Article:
"It's highly likely you will miscarry one, or both," the medic nin says with only minimal attempts at compassion. "If they do last to term, one or both may be stillborn or suffer post-natal complications from chakra starvation in the womb."
They recommend that she induce a miscarriage and simply try again.
"I can't," she says to Shikaku, hand over her still flat stomach. "I can't." They aren't children yet, but they are the idea of children and she cannot simply discard them.
The next few months are a parade of medical ninja, exhaustion and emotions. If Setsuko Akimichi and Tomomi Yamanaka hadn't been suffering the same things along with her, she suspects she might have committed homicide somewhere along the way. Probably of her husband.
(She meets Kushina Uzumaki a few times, when the Fourth Hokage urgently needs Shikaku. They eat food in terrible combinations and complain about morning sickness. Kushina will confess that she made Minato travel to Land of Wind yesterday morning because she was craving grilled cactus pads. Years and years later, their son will offer her a cactus in a pot as a host gift, and she will ache.)
Yoshino spends nearly two days in labour, nurses clucking fretfully over her the whole time, before the twins are born thirty minutes apart.
"Lazy as their father," she growls somewhere between the beginning and the end of it. "Just have to take their time."
Shikaku murmurs soothingly and doesn't try defend himself.
But the twins are born and they're both healthy and whole.
Something inside her collapses at the news.
"Shikamaru," Shikaku murmurs over them. "Shikako."
"My little miracles," Yoshino whispers back.
She reminds herself that over the next few weeks, when their daughter won't stop crying. It's incessant noise, and drives right through her skull. The respite when the Kyuubi comes is no respite at all, fueled with terror and despair and guilt at just wanting Shikako to shut up. She cradles her children in the shelter, surrounded by hundreds of screaming babies, trying to calm Shikamaru down, and hears only the absence of her daughter's voice.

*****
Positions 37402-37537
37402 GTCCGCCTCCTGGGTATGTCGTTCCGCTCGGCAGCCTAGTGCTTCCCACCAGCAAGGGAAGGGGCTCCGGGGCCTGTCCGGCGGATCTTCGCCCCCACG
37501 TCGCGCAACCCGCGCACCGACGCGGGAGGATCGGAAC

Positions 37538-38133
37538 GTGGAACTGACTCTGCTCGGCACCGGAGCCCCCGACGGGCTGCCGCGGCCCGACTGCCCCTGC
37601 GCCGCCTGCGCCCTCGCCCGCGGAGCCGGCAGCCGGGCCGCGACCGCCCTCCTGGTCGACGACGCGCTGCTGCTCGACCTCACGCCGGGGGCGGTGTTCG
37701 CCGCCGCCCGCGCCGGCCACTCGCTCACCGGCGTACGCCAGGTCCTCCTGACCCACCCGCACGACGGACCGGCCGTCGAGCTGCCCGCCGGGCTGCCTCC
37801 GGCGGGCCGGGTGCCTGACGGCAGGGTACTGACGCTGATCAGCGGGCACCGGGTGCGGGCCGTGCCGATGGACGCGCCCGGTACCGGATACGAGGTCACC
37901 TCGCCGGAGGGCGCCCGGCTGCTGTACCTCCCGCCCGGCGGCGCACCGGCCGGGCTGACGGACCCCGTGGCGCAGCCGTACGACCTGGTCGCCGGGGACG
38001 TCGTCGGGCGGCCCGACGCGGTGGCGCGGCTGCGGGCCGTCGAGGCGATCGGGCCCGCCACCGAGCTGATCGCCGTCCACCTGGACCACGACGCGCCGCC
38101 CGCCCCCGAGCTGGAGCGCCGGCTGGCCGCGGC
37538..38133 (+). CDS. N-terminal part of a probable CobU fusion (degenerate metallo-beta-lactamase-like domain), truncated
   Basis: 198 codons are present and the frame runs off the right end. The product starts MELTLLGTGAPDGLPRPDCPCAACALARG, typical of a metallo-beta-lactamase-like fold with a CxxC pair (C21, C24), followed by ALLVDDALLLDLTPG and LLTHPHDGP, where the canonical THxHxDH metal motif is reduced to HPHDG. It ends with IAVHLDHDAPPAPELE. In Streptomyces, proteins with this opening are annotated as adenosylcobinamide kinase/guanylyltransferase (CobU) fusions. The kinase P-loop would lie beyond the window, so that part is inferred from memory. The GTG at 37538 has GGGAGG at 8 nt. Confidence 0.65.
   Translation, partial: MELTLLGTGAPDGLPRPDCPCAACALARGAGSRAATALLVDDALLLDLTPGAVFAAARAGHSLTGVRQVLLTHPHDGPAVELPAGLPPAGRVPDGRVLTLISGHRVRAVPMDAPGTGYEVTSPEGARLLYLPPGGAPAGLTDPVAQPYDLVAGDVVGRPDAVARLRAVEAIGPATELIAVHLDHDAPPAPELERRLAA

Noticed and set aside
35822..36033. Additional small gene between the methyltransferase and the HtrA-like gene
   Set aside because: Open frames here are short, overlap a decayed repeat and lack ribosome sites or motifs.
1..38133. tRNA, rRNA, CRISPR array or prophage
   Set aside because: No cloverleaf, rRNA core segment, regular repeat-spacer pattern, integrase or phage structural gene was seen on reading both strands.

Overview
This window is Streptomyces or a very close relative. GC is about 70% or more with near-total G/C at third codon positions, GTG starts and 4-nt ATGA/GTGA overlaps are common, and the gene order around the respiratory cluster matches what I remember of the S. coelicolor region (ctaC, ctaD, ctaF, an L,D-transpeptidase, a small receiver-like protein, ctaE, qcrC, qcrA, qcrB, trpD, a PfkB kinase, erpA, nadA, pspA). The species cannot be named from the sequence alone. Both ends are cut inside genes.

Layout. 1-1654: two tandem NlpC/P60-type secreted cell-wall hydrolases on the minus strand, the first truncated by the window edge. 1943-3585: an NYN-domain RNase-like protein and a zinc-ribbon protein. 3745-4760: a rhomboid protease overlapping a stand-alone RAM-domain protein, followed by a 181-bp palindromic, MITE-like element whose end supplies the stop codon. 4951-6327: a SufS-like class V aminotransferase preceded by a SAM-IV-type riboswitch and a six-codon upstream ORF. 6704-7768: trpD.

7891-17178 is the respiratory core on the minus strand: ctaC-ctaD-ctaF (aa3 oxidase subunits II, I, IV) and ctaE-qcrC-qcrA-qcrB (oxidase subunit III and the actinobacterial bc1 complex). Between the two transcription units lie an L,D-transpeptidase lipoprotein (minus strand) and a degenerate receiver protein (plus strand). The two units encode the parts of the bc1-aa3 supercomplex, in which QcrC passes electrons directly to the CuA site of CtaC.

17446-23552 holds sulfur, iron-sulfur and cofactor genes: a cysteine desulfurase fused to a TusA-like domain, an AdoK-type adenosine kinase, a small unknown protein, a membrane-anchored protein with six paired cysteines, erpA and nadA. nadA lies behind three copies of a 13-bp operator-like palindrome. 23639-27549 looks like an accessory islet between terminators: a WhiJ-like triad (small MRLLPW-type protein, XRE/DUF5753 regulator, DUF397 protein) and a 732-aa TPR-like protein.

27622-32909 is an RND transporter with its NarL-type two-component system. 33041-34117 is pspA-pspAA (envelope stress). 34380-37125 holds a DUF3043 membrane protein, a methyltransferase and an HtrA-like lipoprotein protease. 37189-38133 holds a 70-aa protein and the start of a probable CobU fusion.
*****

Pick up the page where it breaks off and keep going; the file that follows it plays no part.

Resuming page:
"Is she-" Shikaku asks, when he finally, finally makes it home.
It might be the first time she has seen him afraid. She knows how he feels.
"I don't know," Yoshino breathes. She cradles the two small bodies to her chest. "She just stopped."
He takes Shikako into his arms. He still smells like smoke, like the battlefield. He's been fighting and leading and commanding for days straight, and instead of resting he sinks down into a rocking chair.
He swallows dryly. "She's going to be okay," he says hoarsely, as if he can make it so. "Let me tell you, my darling, my sweet," he sings. "Of places and spaces to make your heart beat…"
Yoshino thinks about what a tragedy it is to outlive your own children. To watch a miracle go quiet and cold.
His voice echoes through the house for hours, for days. Years later she sometimes thinks she can still hear him singing, the words hovering in the empty corners of the house, lost and forgotten.
…the stag calls in autumn with the sound of his bellows,
and the leaves on the trees turn to reds and to yellows,